Links for 2009-12-09

  • "Shirley Corriher, a former research biochemist at Vanderbilt University, got her start in the kitchen burning scrambled eggs beyond all recognition. Later, when she ruined recipes while taking a cooking class, she impressed her teacher by being able to explain scientifically what had gone wrong. Red cabbage gone purple? Add vinegar to restore the acidity. Asparagus gone an unappetizing olive green? Overcooking broke the veggie's cell walls. Soon her teacher and chefs and bakers all over the southeastern US were calling her with their questions; eventually, they convinced her to teach food science classes, and she's now published two cooking chemistry "textbooks," Cookwise and Bakewise."
  • "I wonder if this is an original song, or some traditional track he dug out of, like, the Necronomicon."
  • "Dawkins has selected 83 pieces as the exemplars of the best of modern science writing. Maybe he can defend those choices against all comers on his judgment of quality -- but still it is extraordinary how narrow a perception of science any member of the public seeking to be informed would get from this collection -- not entirely, but almost completely confined to cosmology and related areas of physics, and evolutionary biology, with a certain additional emphasis on the biology of brain, mind and consciousness."
  • "Whether this rumor turns out to be accurate or not, the technology used in the CDMS collaboration's dark matter search is quite interesting. Working down the hall from these folks in graduate school definitely gave me an appreciation for the challenges they face, as well as teaching me some neat condensed matter physics and experimental knowledge."
  • "All the houses were the same way. North side of roof = snow. South side = no snow. At first, I was going to use these pictures to talk about flux. Basically, since the Sun is lower in the South sky the southern side of the roof gets more solar energy flux. Then I realized my error. Not only does the southern side have a greater flux, it is also exposed to the Sun for a longer time (the northern side is in the shade from the south part of the roof for part of the time). What else depends on time and flux? The seasons. This roof is like a mini-Earth."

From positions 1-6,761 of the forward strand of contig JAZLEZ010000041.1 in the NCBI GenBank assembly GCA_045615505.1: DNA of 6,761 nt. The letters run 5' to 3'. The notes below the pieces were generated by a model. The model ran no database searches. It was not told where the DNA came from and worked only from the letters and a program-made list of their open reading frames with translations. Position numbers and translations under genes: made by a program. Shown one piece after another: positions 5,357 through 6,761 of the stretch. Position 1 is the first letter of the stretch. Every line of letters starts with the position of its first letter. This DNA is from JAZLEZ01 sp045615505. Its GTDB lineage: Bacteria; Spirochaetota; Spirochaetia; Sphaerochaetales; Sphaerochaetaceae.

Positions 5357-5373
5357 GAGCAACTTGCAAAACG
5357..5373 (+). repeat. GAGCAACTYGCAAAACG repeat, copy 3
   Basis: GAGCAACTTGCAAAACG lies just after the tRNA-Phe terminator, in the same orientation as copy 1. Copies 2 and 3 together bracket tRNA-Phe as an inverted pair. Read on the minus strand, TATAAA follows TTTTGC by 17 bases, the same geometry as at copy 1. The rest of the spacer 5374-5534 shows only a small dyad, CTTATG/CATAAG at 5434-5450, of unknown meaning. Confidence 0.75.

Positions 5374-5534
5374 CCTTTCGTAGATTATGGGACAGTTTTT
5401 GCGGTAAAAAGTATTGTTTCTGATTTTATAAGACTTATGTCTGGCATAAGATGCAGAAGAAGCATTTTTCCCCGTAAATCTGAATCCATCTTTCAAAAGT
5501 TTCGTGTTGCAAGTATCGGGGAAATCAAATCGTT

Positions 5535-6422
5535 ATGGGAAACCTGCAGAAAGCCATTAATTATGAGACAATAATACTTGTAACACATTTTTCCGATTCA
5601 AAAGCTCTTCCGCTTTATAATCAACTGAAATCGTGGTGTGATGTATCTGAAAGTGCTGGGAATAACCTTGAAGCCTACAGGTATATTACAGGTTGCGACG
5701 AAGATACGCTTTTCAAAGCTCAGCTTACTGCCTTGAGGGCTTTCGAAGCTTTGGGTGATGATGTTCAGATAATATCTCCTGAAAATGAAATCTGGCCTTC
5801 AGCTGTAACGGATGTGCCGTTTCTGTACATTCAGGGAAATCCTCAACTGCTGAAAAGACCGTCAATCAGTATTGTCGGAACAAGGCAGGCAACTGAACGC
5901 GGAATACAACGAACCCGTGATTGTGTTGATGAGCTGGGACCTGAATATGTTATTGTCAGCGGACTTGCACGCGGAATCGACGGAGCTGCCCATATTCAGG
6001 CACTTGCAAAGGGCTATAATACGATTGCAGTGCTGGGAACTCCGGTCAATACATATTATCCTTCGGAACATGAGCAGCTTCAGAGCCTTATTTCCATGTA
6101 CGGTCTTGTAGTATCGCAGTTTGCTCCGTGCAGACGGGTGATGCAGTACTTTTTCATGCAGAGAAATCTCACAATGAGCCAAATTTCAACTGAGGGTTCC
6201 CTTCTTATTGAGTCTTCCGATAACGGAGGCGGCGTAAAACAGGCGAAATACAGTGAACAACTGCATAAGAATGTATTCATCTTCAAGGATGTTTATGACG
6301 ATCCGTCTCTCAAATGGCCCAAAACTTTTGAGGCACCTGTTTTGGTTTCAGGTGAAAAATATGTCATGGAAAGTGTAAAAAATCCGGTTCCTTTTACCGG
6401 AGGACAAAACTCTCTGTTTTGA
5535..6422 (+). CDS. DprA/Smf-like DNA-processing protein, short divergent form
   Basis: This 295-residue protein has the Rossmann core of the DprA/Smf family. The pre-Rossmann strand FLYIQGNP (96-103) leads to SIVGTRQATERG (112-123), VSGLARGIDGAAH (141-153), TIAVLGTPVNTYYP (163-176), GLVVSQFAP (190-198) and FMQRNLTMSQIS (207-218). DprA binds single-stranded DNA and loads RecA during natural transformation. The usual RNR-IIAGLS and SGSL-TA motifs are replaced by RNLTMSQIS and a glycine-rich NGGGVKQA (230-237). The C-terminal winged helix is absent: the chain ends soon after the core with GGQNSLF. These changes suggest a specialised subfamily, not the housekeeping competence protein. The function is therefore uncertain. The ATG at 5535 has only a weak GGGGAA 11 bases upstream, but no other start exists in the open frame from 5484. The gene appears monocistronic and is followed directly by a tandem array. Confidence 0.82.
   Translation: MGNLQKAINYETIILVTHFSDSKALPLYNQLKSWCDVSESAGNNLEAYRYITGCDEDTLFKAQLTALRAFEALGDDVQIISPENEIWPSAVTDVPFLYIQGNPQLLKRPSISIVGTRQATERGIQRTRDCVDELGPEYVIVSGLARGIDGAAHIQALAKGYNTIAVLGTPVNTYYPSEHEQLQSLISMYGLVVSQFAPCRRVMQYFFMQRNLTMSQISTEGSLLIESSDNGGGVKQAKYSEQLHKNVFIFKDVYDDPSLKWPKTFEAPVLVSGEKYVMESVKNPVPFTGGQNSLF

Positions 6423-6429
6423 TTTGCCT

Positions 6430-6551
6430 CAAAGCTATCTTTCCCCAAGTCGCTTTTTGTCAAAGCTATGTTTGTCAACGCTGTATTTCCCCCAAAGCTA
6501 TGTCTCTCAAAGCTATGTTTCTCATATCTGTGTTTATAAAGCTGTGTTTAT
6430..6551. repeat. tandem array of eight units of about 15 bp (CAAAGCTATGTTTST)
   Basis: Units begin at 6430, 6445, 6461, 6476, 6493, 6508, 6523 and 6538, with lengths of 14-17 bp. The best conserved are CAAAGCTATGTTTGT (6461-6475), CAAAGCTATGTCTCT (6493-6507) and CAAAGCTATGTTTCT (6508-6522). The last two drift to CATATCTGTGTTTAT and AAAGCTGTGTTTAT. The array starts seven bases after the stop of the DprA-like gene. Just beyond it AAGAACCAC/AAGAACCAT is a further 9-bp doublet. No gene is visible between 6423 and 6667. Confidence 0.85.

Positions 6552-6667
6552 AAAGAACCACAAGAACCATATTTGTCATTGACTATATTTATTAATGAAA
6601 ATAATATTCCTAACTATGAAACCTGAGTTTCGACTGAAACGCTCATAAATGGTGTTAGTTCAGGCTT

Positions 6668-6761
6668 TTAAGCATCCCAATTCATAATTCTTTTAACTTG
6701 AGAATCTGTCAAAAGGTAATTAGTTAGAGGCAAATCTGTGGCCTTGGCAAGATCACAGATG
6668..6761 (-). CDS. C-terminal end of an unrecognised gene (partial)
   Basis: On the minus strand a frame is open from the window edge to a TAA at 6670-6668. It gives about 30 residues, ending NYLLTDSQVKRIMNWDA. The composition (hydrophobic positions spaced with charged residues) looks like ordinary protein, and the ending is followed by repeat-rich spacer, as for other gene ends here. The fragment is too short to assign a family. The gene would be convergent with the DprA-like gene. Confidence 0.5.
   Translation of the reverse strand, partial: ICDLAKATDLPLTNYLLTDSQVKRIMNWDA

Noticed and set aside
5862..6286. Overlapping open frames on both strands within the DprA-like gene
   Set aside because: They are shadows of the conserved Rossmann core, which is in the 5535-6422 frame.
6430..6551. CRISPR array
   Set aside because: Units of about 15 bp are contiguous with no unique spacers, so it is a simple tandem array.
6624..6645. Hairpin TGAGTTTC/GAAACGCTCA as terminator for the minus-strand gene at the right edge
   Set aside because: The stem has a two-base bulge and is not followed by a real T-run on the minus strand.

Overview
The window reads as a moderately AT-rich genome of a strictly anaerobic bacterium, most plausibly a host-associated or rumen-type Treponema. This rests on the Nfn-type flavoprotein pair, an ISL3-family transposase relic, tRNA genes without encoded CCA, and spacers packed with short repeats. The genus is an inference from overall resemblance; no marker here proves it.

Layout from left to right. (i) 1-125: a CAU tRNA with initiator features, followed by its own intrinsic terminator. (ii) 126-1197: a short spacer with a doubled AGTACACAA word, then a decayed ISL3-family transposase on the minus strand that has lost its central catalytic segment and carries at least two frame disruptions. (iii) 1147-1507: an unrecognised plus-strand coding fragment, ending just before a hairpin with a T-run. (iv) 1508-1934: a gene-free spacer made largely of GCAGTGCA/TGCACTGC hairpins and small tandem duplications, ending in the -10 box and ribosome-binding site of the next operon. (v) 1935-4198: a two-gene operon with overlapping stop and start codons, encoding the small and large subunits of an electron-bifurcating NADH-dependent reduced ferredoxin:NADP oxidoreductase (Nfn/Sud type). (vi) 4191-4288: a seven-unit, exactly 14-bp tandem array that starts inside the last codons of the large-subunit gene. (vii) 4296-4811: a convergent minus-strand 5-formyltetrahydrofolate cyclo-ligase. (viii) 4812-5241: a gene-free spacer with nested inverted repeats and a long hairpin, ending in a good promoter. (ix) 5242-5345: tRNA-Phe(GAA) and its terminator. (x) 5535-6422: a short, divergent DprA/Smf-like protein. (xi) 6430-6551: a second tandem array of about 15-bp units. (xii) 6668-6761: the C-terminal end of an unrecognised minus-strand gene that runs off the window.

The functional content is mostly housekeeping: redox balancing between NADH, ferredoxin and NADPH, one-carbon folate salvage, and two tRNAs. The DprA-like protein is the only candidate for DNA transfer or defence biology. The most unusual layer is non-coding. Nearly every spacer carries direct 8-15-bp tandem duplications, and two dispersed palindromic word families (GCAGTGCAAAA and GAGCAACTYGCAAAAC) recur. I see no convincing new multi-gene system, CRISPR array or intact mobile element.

• "1. The photocopier. You will never win the battle of the photocopier. Yes, Professor X will beat the poor thing into submission, running off copies like he has a grudge against trees. And yes, other professors who teach the exact same class will somehow manage not to. Yes, toner costs money, as does paper, and the environmental damage from excessive copying is real. But you will not win this one. I've seen too many deans or chairs come to grief trying to hold the line on copier costs."
  • "Ok, before the physics/chemistry folks remind me that atoms don't actually look like that, let me remind everyone that modeling the three dimensional probability cloud of an electron with frosting just isn't going to happen in my kitchen. Sorry! Ms. Humble is taking some artistic license here. "

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